1. No doubt, the language used in the three parts of Section 253, Criminal Procedure Code, is different, but it is, I think, impossible to lay down any general principle Or to attempt to define what precisely is meant by the word 'groundless.' Probably, as good a definition as any, is that the evidence must be such that no conviction could be rested on it. It obviously does not mean that the evidence discloses no offence whatever.
2. In this particular case, I see no reason to dissent from the view taken by the Courts below. It is most unlikely that any Court would have convicted after hearing the evidence of the only witness examined. The petition is dismissed.
Krishnan Pandalai, J.
3. This is a petition to revise the order of discharge passed by the Second Class Magistrate of Tuticorin under Section 253(2) of the Criminal Procedure Code. The complaint was brought by the father-in-law of one Sankaragomati Chettiar who had recently died against the cousins of the deceased and alleged that the daughter of the complainant (widow of the deceased)entrusted her own and her children's jewels worth about Rs. 4,000 and her husband's account books to the accused soon after the 15th day ceremony, for the purpose of selling the jewels and realising the outstanding and investing the proceeds for the benefit of the widow and her children and that when the accused were later questioned they denied the receipt of the jewels and accounts. The complainant stated that he presented the complaint as per his daughter's instructions and charged that the accused committed an offence under Section 403 of the Indian Penal Code.. The Magistrate having summoned the accused, the complainant was examined and cross-examined at length on 21st December, 1927 and 11th January, 1928. The complainant had been previously informed that his daughter, a resident of Tuticorin and the real complainant should be brought to Court to be examined on the 11th January. On that day she was absent. The complainant asked for a commission to examine her which was refused, the Magistrate remarking that the application was not bona fide. Then the complainant asked for an adjournment which was also refused. The defence, as appeared from the cross-examination of the complainant, was that the deceased Sankaragomati Chettiar had left a will under which first accused was executor and that he was in possession of the estate as such and not under any entrustment by the widow and that the complainant, an impecunious person, was using his daughter or her name as a tool to coerce the accused to part with the estate.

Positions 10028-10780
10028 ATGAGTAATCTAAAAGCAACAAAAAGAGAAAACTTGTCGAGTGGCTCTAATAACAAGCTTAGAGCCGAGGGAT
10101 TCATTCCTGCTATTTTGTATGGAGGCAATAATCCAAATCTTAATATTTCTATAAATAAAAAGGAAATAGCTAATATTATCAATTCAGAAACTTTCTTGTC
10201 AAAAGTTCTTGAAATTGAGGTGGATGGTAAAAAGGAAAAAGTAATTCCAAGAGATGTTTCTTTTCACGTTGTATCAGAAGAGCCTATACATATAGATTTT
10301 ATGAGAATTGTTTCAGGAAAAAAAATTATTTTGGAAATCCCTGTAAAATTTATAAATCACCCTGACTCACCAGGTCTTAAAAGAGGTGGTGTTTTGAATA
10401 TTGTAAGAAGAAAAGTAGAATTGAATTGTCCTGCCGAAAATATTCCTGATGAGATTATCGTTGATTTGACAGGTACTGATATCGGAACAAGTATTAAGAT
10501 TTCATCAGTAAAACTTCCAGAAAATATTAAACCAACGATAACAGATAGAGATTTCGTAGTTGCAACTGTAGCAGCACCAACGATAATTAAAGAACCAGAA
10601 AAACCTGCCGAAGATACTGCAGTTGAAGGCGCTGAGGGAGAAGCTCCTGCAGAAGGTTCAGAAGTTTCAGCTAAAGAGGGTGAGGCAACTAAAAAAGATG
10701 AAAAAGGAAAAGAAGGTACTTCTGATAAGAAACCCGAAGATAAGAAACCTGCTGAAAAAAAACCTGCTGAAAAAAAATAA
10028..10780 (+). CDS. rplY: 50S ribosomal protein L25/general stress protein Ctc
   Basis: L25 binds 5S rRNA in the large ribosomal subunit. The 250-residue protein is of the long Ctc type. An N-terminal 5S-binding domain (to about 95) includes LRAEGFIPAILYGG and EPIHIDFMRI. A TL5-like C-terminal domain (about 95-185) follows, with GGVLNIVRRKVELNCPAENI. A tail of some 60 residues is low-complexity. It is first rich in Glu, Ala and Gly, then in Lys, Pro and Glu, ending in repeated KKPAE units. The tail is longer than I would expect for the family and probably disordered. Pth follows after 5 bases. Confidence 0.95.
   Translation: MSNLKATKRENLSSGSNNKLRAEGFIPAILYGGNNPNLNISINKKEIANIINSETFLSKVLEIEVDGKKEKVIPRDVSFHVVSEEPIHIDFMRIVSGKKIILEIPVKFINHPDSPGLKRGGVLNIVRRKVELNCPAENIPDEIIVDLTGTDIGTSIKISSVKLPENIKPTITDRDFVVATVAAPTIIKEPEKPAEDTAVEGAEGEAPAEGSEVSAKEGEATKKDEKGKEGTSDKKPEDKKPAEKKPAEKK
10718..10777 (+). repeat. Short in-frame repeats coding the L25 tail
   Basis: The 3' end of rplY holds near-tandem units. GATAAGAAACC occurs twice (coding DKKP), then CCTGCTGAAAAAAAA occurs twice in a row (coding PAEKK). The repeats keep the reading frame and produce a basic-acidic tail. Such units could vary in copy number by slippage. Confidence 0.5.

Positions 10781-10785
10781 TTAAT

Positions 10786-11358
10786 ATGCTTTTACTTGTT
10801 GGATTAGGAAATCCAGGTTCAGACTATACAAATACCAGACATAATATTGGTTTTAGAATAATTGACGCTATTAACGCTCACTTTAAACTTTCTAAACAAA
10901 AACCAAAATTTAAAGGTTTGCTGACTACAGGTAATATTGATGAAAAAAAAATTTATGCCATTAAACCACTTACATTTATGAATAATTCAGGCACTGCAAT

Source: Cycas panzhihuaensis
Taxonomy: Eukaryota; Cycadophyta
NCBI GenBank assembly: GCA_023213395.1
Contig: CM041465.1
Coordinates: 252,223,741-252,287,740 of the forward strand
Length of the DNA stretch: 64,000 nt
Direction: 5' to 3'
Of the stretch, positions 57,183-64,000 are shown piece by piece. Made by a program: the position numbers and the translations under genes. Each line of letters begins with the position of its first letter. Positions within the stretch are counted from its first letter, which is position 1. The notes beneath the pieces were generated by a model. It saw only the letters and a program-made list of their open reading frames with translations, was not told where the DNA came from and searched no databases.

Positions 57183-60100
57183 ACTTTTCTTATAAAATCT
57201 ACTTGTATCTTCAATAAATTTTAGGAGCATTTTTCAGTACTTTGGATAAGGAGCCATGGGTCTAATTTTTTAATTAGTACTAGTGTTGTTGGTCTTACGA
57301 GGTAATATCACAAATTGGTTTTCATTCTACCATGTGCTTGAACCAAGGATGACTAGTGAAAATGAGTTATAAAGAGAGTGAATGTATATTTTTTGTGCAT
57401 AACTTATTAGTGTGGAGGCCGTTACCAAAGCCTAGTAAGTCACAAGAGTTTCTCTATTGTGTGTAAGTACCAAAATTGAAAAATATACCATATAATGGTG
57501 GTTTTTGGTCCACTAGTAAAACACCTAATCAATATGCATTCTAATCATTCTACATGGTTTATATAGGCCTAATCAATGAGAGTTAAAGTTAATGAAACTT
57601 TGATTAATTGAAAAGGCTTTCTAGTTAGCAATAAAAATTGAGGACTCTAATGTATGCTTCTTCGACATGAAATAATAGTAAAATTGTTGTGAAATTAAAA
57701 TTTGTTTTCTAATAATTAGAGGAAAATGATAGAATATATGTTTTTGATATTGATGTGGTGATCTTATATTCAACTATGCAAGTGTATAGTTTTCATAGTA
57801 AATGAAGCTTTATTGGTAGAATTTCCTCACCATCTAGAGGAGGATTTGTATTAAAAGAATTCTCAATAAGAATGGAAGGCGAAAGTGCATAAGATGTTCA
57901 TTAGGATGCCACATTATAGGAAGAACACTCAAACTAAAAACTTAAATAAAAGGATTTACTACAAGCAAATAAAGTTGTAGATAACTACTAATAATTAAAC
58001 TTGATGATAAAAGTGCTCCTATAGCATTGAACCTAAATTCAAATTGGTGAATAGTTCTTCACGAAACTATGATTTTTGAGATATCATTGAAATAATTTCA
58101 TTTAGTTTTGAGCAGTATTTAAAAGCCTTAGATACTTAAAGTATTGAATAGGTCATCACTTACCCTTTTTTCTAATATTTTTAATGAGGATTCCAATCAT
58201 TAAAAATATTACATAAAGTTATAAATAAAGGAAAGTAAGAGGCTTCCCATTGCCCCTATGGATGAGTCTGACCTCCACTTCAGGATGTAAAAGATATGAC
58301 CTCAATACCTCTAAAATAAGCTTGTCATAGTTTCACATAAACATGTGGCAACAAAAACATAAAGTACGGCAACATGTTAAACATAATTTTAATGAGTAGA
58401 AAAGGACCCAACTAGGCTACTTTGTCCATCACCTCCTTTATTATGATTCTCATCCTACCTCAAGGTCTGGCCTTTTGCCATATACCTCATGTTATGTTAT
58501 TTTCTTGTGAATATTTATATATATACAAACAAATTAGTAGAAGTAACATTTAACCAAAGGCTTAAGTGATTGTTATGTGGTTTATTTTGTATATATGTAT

4. The Magistrate came to the conclusion that the story told by the complainant was highly improbable, that at the best, the dispute appeared to be one of a civil nature to settle which the complaint was brought as a criminal case, that examination of further witnesses will not in these circumstances be of any use and therefore he discharged the accused. The District Magistrate to whom the complainant preferred a revision petition upheld the Sub-Magistrate's order and dismissed the petition being of opinion that it was frivolous. The learned Advocate for the petitioner has urged before us that the Sub-Magistrate had no power to discharge under Section 253(2) before examining all the complainant's witnesses and that he could not consider the charge to be groundless before he had heard all the evidence. I wish to lay down no general rule as to whether a Magistrate should in practice examine all witnesses available or how many of them, before acting under Section 253(2). That depends entirely on the circumstances of each case for which no general rule can be laid down. But on the question of legal competence, there is no warrant for saying that Magistrates are bound to examine all witnesses that may be offered or available before taking action under that sub-section. The words of Sub-Sections (1) and (2) of Section 253 are as plain as any words can be on that point. The first sub-section states that if on taking all the evidence referred to in Section 252 and if necessary examining the accused, no case is made out against the accused, the Magistrate shall discharge him. The second sub-section says that nothing in that section shall be deemed to prevent a Magistrate from discharging the accused at any previous stage of the case, that is, before all the evidence referred to in Section 252 has been taken, if for reasons to be recorded the Magistrate considers the charge to be groundless. Authority for supporting such a plain statutory provision would be needless. But authority there is: see Narasamma v. Venkatarayudu (1911) 1 M.W.N. 149 and Kunj Behari Lal v. Emperor (1911) 1 M.W.N. 149. The amount of evidence which would enable a Magistrate to say that a particular charge was groundless is so entirely dependent on circumstances that no general rule or direction except that he is required to arrive at his conclusion judicially and not capriciously is likely to be of any use. If, acting 'judicially, a Magistrate has come to the conclusion on grounds to be recorded, that the charge must fail either because the allegations are false or because they disclose a dispute of a civil nature which is distorted into a criminal case or for any other reason, then there is nothing to prevent him from discharging the accused before all the complainant's witnesses have been examined. It follows that the action taken by the Sub-Magistrate was fully within his competence. In revision we are not accustomed to enquire into the merits to see whether the conclusions of the Lower Court are correct on the facts. But I see nothing in the facts which would enable me to say that the order of the Magistrate was not a proper and judicial order. The petition is dismissed.